Service firms also kept adding jobs last month. A measure of service-sector hiring fell only slightly after reaching a nearly seven-year high in January.

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Carmakers don't see European recovery this year

GENEVA (AP) â¿¿ It is still a tough time to be a European carmaker. Profits are falling as idle factories produce more costs than cars. And fewer consumers are buying new cars.

Despite the gloom, automakers began the rollout of new models at the Geneva Motor Show on Tuesday, from a pair of hybrid supercars to a sedan to a raft of smaller SUVs. All done in an attempt to lure buyers back - or at least capture their imaginations. But Europe's carmakers are finding it harder to recover from the collapse of the car market in 2008 than some of their rivals in the U.S. and Asia. Europeans are buying fewer new cars as their economies grow weakly, or not at all.

New car registrations in Europe dropped 8.5 percent in January - more than anyone was expecting - and that is on top of a decline of 7.8 percent overall last year to 12.5 million units. Even bedrock Germany, the engine of Europe, was suffering: sales were down 9 percent in January and 10 percent in February, putting Europe's largest economy and home to some of the continent's most important mass market below the 3 million mark.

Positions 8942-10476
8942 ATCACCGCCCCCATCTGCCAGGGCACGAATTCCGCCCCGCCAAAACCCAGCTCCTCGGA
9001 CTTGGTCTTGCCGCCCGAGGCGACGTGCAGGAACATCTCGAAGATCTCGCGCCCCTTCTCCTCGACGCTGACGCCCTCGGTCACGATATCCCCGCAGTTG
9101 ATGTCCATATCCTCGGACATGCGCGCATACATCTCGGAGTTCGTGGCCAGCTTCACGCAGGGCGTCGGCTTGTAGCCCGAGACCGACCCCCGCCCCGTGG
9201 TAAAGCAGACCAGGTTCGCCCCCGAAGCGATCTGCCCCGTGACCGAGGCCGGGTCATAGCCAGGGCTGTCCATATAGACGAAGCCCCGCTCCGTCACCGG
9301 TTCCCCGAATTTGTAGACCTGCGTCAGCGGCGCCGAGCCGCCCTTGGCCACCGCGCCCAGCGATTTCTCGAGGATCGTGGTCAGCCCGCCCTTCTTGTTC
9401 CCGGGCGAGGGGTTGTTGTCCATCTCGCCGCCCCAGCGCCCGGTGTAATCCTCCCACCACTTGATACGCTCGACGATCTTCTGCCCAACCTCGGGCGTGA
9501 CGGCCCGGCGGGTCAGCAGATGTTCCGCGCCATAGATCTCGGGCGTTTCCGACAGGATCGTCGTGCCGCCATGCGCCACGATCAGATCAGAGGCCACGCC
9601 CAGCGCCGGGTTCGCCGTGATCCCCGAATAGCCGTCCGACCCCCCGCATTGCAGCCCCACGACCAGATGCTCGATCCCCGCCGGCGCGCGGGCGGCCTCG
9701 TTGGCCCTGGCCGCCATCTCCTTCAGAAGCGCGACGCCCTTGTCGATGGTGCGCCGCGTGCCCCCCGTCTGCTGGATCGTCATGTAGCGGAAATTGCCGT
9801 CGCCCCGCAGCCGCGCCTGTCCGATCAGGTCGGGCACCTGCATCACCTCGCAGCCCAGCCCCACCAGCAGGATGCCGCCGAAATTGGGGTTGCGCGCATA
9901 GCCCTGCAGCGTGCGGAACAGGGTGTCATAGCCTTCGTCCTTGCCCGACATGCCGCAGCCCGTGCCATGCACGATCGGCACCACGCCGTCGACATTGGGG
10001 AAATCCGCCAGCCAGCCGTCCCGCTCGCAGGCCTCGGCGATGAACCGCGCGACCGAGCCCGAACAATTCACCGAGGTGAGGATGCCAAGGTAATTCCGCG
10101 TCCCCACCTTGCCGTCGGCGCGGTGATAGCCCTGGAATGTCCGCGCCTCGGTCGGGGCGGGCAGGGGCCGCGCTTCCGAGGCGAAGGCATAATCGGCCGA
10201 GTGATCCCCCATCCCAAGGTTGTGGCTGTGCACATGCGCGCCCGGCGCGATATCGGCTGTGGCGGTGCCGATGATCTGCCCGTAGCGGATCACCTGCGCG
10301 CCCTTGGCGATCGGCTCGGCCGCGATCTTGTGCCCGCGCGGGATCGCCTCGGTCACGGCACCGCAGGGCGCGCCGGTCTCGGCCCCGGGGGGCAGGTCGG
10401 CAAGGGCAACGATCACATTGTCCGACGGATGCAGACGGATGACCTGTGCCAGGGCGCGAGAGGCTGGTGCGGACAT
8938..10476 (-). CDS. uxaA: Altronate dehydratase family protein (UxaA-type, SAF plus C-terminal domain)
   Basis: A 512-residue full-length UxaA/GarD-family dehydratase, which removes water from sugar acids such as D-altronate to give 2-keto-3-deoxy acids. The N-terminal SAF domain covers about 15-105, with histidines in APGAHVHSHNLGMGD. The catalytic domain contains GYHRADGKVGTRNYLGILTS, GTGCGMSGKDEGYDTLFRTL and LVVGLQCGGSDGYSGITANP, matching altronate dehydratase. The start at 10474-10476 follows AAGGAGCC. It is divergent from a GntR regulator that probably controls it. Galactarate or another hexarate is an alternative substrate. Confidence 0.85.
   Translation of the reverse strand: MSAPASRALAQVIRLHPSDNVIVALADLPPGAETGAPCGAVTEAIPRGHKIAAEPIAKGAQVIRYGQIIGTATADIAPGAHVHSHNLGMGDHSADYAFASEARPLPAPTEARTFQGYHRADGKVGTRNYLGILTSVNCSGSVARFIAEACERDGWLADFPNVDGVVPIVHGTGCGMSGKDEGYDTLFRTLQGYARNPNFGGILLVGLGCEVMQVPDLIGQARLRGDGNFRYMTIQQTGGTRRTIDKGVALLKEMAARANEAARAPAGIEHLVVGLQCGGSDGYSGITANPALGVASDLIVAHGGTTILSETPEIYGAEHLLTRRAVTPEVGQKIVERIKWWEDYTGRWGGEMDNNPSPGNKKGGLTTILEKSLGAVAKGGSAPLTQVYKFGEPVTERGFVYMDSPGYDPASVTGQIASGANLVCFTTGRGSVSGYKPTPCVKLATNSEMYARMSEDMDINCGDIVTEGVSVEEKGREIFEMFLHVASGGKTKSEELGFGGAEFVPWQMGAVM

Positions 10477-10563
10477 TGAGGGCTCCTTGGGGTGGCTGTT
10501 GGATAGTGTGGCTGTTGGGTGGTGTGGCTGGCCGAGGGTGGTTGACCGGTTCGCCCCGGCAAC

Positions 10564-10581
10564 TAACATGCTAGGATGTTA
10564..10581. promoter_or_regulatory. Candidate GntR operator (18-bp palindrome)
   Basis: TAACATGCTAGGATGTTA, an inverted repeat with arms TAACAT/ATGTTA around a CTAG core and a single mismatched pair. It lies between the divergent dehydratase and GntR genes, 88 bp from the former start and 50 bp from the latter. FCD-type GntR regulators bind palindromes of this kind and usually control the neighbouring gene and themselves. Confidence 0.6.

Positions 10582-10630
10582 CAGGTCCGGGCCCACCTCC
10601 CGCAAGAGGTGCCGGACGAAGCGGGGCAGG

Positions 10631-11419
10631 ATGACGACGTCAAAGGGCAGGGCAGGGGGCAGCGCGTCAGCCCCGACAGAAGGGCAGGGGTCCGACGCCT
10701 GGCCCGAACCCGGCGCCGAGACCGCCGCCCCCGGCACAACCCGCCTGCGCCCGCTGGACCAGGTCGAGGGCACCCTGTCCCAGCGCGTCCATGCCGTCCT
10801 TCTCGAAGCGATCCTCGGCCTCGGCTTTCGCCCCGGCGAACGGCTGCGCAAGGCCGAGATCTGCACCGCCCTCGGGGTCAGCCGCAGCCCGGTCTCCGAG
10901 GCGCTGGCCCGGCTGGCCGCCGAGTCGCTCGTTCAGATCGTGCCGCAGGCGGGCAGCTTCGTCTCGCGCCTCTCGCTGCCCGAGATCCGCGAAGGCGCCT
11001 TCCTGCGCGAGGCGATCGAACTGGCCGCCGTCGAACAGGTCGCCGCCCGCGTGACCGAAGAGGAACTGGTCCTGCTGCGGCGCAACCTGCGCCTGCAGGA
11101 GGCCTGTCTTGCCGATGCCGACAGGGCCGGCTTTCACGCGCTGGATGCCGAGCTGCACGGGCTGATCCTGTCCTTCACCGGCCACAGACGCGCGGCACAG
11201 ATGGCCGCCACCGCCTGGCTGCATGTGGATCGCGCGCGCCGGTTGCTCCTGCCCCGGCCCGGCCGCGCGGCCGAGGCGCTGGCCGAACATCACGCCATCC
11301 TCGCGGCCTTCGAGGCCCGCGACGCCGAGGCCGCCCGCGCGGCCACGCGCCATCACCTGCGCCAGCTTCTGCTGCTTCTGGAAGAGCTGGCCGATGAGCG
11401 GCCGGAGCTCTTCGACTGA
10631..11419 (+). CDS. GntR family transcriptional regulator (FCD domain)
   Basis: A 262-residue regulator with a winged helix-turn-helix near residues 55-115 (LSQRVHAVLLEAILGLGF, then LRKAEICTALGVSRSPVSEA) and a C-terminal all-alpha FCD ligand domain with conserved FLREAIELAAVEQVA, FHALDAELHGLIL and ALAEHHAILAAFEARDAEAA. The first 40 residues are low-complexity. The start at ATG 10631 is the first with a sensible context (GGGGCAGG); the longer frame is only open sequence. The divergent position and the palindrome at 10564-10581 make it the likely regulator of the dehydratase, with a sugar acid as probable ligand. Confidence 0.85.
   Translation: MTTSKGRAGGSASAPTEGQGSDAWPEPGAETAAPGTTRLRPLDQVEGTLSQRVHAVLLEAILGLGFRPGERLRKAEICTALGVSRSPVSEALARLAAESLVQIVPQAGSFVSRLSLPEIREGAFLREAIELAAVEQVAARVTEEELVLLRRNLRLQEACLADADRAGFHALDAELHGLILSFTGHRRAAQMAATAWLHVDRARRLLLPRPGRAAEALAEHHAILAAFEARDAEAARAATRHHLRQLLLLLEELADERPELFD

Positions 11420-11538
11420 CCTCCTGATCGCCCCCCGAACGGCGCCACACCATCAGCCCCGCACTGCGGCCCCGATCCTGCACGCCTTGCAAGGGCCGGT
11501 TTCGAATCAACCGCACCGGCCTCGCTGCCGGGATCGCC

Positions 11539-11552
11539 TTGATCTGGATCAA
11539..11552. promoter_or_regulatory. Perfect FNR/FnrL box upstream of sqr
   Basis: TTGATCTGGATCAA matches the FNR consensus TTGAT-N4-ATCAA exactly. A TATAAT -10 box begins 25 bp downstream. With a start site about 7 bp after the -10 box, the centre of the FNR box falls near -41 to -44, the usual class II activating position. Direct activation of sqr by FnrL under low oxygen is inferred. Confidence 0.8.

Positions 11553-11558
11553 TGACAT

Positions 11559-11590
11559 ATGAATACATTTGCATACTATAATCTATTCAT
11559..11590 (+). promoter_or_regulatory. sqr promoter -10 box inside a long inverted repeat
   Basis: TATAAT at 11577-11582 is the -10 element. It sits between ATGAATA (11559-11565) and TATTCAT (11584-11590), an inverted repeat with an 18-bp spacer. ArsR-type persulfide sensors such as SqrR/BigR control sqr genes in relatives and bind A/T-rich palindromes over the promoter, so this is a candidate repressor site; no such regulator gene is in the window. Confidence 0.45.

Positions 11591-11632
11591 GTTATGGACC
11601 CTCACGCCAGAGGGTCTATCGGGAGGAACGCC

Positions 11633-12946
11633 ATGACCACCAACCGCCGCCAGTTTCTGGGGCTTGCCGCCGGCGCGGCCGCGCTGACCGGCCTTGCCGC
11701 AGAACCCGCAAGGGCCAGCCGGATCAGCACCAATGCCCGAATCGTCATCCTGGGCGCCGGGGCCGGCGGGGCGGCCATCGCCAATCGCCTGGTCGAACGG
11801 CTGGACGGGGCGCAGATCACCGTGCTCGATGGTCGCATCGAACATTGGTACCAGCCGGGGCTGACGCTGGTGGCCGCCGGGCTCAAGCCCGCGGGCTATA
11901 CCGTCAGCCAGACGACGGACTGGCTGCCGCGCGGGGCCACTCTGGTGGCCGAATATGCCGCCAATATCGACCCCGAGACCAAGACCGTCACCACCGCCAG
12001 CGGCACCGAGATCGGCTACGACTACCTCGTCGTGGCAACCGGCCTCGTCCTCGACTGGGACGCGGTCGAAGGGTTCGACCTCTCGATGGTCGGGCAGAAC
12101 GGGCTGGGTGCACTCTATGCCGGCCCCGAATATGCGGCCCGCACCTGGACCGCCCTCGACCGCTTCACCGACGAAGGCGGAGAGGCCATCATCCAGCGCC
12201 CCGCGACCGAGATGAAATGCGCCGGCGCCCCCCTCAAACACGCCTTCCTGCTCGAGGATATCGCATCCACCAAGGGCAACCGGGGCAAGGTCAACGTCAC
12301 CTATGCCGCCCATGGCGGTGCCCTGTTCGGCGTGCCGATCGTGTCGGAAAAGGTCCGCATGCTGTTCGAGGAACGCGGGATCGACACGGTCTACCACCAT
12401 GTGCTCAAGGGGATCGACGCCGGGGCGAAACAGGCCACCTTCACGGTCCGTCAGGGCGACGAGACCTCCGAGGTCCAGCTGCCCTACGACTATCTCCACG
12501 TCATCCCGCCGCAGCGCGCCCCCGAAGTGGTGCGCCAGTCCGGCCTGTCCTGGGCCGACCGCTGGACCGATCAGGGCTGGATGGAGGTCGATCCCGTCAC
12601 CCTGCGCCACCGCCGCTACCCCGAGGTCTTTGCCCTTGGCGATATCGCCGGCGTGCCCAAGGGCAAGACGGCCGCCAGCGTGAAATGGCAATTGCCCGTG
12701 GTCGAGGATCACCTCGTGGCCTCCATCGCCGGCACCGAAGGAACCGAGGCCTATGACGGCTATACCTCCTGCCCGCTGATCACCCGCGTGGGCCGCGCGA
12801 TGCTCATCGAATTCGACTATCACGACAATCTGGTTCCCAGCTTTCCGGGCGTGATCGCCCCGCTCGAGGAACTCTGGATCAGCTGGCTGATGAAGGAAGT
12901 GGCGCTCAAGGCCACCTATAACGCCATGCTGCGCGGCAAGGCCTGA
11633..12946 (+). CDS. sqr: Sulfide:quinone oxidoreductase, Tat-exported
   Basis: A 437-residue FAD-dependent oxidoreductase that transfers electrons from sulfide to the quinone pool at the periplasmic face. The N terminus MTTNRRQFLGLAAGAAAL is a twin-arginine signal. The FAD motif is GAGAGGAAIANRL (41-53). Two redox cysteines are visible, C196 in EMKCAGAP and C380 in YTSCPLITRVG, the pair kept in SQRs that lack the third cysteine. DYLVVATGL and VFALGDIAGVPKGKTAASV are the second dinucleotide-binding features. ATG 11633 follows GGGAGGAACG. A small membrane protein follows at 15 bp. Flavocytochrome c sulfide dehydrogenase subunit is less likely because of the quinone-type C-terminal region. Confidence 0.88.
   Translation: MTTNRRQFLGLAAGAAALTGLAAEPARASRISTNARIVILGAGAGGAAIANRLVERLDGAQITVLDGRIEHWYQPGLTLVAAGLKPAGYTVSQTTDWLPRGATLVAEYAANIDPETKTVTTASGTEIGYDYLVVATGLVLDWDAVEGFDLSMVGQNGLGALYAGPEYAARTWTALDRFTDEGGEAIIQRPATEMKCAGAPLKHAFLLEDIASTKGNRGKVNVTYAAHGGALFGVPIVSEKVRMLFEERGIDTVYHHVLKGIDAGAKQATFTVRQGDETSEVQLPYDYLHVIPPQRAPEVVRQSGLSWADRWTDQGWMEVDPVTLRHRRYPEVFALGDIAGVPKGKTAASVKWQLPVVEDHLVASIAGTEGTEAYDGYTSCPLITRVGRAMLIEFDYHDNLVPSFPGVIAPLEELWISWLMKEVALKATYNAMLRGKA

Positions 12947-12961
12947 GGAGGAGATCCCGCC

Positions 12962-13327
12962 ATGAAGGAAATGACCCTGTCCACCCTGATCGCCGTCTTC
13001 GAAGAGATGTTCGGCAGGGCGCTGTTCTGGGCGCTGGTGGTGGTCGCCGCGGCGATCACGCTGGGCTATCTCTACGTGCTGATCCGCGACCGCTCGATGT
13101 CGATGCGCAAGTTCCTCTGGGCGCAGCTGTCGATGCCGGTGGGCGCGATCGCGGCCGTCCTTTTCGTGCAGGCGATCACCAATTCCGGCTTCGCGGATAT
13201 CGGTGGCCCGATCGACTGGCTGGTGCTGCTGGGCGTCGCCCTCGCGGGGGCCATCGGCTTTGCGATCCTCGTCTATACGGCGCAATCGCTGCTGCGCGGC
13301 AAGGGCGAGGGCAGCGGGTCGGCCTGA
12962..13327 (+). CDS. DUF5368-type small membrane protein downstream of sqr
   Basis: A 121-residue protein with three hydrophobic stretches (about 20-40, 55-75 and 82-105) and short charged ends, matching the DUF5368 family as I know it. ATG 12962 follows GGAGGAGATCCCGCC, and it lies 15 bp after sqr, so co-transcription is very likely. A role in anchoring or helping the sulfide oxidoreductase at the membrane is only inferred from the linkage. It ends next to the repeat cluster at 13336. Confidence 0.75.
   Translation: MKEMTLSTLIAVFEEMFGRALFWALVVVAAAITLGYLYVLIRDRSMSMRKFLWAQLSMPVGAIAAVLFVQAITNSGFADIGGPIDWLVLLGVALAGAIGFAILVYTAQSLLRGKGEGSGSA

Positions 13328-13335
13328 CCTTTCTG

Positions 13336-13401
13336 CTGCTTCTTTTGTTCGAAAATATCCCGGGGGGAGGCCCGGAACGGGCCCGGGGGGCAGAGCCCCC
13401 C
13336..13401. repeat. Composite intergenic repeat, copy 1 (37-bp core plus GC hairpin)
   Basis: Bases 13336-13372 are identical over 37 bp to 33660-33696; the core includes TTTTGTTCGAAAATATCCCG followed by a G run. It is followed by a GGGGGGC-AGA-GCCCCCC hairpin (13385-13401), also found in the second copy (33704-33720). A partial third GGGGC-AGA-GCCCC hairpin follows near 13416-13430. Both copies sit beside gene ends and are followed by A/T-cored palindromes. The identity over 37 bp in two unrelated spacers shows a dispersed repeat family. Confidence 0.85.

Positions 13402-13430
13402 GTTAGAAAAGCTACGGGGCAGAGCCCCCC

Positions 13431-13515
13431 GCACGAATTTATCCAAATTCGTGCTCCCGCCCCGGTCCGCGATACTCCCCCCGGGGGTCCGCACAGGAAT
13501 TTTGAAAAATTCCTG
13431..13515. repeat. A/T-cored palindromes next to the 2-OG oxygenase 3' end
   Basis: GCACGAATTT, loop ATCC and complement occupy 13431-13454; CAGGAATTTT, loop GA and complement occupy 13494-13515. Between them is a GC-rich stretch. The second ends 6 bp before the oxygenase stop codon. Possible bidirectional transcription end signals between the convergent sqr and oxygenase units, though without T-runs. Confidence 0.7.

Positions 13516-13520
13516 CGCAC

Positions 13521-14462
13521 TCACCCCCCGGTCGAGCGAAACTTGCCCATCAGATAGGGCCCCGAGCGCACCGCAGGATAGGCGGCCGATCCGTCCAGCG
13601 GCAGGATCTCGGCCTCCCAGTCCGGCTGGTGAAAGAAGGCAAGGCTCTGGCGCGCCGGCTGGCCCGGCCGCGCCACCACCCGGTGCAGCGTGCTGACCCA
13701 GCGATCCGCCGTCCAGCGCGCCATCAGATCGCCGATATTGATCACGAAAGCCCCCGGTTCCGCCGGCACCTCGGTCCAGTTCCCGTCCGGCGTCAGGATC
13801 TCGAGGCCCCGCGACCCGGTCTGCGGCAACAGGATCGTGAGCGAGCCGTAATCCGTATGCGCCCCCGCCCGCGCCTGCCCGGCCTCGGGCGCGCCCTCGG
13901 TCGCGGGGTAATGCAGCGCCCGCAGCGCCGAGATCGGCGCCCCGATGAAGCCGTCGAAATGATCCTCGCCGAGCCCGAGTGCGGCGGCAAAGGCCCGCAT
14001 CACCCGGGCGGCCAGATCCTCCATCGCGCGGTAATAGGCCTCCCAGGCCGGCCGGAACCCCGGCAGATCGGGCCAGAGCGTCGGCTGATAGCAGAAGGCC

Auto executives are split over when the European car market will bounce back - or whether it will happen at all. Ford Europe's Stephen Odell and Renault's Ghosn put it at least three years out.

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Telecommuting: Was Yahoo doing it right?

NEW YORK (AP) â¿¿ Yahoo's leaked edict under CEO Marissa Mayer that calls remote workers back to the office lit the Twitterverse on fire, angering advocates of telecommuting and other programs intended to balance work and home life.

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